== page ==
How tragic that religious leaders sometimes stand against the way of mercy and truth. If you are part of a church where the Bible is not revered as Truth and the God of the Bible is not worshiped as the one and only true God, please be willing to take a stand! You might not get thrown out. (The man with the withered hand did not, although my dear brother in the faith did.) You might not get burned at the stake. (Martin Luther did not, although I’m sure he feared that, because he was so influenced by the work of John Huss, who had been burned at the stake exactly 100 years before Luther posted his 95 theses.) Any time we stand against false doctrine, we are very likely to be persecuted, but that is part of the cost of discipleship: “all that will live godly in Christ Jesus shall suffer persecution” (2 Timothy 3:12). Let’s be willing to take a stand!
“The Stand” (Hillsong United)
You stood before creation Eternity in your hand You spoke the earth into motion My soul now to stand
You stood before my failure And carried the cross for my shame My sin weighed upon your shoulders My soul now to stand
So what can I say? And what can I do? But offer this heart, Oh God Completely to you
So I’ll walk upon salvation Your spirit alive in me This life to declare your promise My soul now to stand
So what can I say? And what can I do? But offer this heart, Oh God Completely to you
I’ll stand With arms high and heart abandoned In awe of the one who gave it all I’ll stand My soul Lord to you surrendered All I am is yours
Texts for this study: “And he entered again into the synagogue; and there was a man there which had a withered hand. 2 And they watched him, whether he would heal him on the sabbath day; that they might accuse him. 3 And he saith unto the man which had the withered hand, Stand forth” (Mark 3:1-3).
“And it came to pass on the second sabbath after the first, that he went through the corn fields; and his disciples plucked the ears of corn, and did eat, rubbing them in their hands.2 And certain of the Pharisees said unto them, Why do ye that which is not lawful to do on the sabbath days?3 And Jesus answering them said, Have ye not read so much as this, what David did, when himself was an hungred, and they which were with him;4 How he went into the house of God, and did take and eat the shewbread, and gave also to them that were with him; which it is not lawful to eat but for the priests alone?5 And he said unto them, That the Son of man is Lord also of the sabbath.6 And it came to pass also on another sabbath, that he entered into the synagogue and taught: and there was a man whose right hand was withered.7 And the scribes and Pharisees watched him, whether he would heal on the sabbath day; that they might find an accusation against him.8 But he knew their thoughts, and said to the man which had the withered hand, Rise up, and stand forth in the midst. And he arose and stood forth” (Luke 6:1-8).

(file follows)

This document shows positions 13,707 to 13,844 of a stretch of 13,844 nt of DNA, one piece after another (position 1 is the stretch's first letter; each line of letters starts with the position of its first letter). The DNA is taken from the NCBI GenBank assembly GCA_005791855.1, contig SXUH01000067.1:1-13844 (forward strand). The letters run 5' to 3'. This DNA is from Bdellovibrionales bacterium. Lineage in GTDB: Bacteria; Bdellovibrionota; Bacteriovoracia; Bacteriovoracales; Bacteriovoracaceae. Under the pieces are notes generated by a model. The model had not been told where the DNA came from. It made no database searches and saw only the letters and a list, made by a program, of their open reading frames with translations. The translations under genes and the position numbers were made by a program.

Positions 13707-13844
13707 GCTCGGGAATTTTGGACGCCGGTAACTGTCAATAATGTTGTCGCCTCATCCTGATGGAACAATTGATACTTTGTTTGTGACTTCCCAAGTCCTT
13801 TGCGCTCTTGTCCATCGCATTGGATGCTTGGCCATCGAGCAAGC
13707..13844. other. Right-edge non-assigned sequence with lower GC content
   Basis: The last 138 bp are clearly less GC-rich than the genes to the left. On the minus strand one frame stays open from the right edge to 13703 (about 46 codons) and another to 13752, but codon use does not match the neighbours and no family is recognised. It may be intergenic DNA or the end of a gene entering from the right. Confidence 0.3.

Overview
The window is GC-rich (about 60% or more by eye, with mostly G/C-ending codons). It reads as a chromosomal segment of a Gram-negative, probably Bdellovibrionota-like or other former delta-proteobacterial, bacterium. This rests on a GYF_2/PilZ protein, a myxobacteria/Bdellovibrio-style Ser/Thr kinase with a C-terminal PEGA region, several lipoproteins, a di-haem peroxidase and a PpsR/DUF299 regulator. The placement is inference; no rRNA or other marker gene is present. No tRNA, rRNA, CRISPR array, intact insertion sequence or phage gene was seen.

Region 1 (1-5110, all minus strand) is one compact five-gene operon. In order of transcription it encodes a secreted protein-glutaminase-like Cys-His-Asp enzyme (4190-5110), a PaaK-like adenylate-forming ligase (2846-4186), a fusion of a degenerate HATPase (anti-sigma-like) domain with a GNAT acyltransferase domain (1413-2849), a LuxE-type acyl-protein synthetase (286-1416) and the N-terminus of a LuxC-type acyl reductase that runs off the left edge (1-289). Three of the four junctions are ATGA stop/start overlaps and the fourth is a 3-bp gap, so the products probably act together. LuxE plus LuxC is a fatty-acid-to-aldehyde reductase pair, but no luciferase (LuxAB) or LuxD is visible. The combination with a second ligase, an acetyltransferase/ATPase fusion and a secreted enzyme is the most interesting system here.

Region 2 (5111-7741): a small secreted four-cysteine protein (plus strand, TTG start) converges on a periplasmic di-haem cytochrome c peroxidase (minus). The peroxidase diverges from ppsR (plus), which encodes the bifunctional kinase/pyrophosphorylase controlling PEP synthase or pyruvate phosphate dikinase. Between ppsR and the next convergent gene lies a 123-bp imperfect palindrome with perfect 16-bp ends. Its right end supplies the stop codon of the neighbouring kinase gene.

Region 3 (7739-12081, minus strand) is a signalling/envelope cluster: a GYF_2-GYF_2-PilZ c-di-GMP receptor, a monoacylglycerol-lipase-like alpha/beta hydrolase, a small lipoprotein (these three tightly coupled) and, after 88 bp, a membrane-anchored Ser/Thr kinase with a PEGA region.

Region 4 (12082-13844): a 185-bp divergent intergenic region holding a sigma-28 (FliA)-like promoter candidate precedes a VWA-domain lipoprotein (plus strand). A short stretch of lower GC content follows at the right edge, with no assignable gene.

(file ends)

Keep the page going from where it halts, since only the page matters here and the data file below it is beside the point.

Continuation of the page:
We stayed under the shadow of Notre-Dame last time we were in Paris and visited twice.
We sat in solemn resonance through a service.
We climbed the 387 steps to the bell tower.
We breathed in the ethereal air above the Parisian landscape.
And, we gazed in rapture at the dazzling stained glass windows. But, it never once crossed my mind that it might be the last time I would ever have such a rare privilege.
Yesterday, in a matter of twelve hours, a fire destroyed two-thirds of the roof and enveloped the interior of this iconic 856-year-old bastion of our Christian faith, which is home to more than half a million parishioners.
As of yet, the extent of the damage is unknown, although there have been reports that heat melted the lead holding the panes of some of the stained glass windows, and France’s largest pipe organ, with its 8,000 pipes, has suffered damage.
Nearly 400 fire-fighters battled heroically to save the twin bell towers,
although the cathedral’s spire has collapsed.
The stone exterior of the building has been saved, but so much of the interior was made from wood that there are questions about the basic integrity of the cathedral. Is enough intact for it to withstand rebuilding?
Beyond structural issues, Notre-Dame cathedral was filled with irreplaceable treasures, including seventy-six paintings dating back to the 1600-1700s, along with many other relics, statues, and carvings, some of which have been saved, but many which could not.